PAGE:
Designers find inspiration for apparel, accessories and home décor in a variety of places. Sometimes, it’s a location. Other times, it’s the life of the prospective customer. She is the jet-setter who loves to dine at out-of-ordinary sushi joints, who travels to Paris and Shanghai for work while wearing Christian Louboutin stilettos on the plane.
Yet, muses can be found in the simplest of places, including the local Jo-Ann fabric store.
That’s where Emily Mishler, a senior in Apparel Design Technology at Purdue University, found the design concept behind the collection she showed this past April for the major’s annual spring fashion show.
It was a watercolor cheetah print in a silk/polyester blend. The mix of colorful hues melded together had a decidedly cohesive affect, Mishler said.
“I like cohesion,” she said. “I like simplicity. I love wearable pieces,” admitted the 22-year-old. “Even in my own wardrobe, it has to be wearable.”
Mishler showed a variety of the pieces she created for the Purdue fashion shows at this year’s Wish Gala Fashion Show held April 18 in the Lahr Atrium in Lafayette. The show itself was well-produced with functional lighting, well-paced modeling and a finale walk-through with all the models as fog permeated and balloons dropped from the ceiling.
All three of the collections worked well because they presented cohesive looks, apparel and accessories that one woman would love to wear. It’s fair to say that they had their target customer in mind.
I personally love shopping at stores that tailor to a target demographic. They know what the shopper wants, what she likes and are able to create more curated stores that are easy to shop.
While style preferences change as you age and no one’s taste can be simplified into one sound-byte archetype, knowing what type of woman you are definitely helps shape your sense of style and fashion.
It also helps you to not be swayed by trends that don’t really have a place in your wardrobe.
Here are the three women or style icons I thought of while watching the show.
The simple sophisticate: Although Mishler’s Wish Gala collection was a blend of pieces from past collections, they flowed fluidly on the runway. Her taste for simplicity was apparent as well as her preference for fine fabric and silhouettes that flatter the feminine figure.
There were several pieces that she showed that I personally loved. Two of them were cloak coats. These coats simply draped over the body with no zipper or clasps. They both featured large shawl collars and fine fabric such as a self-lined microsuede and a heavy lined gray wool. The coats were voluminous yet completely functional, which is a difficult task to achieve. I’ve seen cloak coats before but they’re always too high fashion, meaning unwearable in everyday life.
Other nods in Mishler’s collection went to a brocade dress that she wore and a black half circle skirt and ivory top combo.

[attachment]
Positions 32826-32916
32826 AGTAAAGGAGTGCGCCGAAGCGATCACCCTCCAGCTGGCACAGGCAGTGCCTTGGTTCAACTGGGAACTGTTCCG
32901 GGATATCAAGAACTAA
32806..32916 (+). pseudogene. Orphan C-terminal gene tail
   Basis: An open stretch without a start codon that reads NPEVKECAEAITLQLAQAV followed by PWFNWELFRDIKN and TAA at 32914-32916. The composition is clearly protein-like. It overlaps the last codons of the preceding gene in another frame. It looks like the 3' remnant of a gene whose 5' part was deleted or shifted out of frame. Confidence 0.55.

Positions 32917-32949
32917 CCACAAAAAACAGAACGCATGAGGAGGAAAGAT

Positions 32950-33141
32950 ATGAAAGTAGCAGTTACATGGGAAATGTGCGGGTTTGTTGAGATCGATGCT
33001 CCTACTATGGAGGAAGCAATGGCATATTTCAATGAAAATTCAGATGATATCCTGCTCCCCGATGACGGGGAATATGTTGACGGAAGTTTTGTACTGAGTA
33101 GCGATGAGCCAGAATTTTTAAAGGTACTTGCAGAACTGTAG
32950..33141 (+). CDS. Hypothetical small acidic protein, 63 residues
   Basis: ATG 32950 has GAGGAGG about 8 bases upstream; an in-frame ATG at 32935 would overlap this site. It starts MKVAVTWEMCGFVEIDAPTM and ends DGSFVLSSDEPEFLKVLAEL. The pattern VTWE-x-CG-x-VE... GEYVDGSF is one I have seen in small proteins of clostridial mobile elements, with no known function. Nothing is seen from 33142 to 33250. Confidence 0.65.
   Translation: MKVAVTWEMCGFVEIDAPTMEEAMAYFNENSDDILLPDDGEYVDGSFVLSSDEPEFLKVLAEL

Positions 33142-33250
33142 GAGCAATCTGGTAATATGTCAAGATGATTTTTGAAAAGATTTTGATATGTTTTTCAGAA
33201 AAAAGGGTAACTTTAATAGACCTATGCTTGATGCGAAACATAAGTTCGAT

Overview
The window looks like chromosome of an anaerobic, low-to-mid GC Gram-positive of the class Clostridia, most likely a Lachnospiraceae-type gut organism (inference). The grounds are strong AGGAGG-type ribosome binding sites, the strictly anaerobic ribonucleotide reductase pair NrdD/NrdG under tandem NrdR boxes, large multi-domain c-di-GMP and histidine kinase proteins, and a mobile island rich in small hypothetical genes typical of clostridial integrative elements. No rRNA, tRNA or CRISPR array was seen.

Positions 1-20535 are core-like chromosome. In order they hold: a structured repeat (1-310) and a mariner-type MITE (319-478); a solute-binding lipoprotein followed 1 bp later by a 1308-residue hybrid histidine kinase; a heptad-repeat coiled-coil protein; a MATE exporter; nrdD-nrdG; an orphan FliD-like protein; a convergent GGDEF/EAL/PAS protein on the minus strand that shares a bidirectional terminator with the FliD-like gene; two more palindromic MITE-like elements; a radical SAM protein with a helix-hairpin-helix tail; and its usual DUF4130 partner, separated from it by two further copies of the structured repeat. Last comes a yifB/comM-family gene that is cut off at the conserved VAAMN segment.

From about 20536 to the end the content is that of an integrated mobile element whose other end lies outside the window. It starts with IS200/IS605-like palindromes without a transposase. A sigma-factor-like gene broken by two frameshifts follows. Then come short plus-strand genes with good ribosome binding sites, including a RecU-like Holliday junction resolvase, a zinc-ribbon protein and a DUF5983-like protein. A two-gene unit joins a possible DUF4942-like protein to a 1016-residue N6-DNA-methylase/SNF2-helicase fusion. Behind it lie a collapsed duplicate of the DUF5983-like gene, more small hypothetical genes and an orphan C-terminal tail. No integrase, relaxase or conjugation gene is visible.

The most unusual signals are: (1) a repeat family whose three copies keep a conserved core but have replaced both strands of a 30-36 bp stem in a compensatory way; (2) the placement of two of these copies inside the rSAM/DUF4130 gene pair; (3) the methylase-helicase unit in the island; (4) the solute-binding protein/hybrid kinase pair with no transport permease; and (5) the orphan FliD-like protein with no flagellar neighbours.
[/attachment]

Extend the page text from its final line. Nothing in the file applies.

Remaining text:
The skirt had the sheen of leather but the feel of microsuede. Although simple at first glance, the top was loaded with structural details that compliment your figure such as a pseudo-peplum that cinches in the waist and princess pleats that elongate the torso.
The bohemian music lover: Hot House Market’s collection featured a number of ultra-bohemian relics made chic again such as palazzo pants, high-waist cutoff denim shorts and the little white dress.
It reminded me of the Mosey Down Main Street events. It was young summer fun in Lafayette at its best — sipping wine coolers outside Main Street Cheese Wine and listening to White Vinyl Sky play in the middle of the blocked-off street while hundreds of passersby peruse tables full of spoon jewelry and local art.
This young woman is free-spirited, loves the arts, music and vintage clothing. She prefers cowboy boots to heels, bandanas to hats and can stomach baring a little midriff.
The no-fuss fashionista: Although newly opened in March, B Boutique in Brookston debuted some on-trend spring pieces rife with mint chevron shifts and lots of floor-length halter maxi dresses.
Some of the dresses were in unique prints while others celebrated vibrant color or other details such as arm cutouts or color-blocking.
This girl loves to read Marie Claire, is young and on a budget but knows her trends and doesn’t shy away from trying new looks.
She prefers comfort over the complicated and trusts in ease of wear rather than relaying on structured pieced to define her shape.
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More about the Wish Gala Fashion Show
The event April 18 was the second annual Wish Gala Fashion Show organized by local area businesses. Proceeds benefit the Make-A-Wish Foundation of America, an Arizona-based nonprofit that grants the desires of children with life-threatening illnesses.
For more about the Make-A-Wish organization visit wish.org.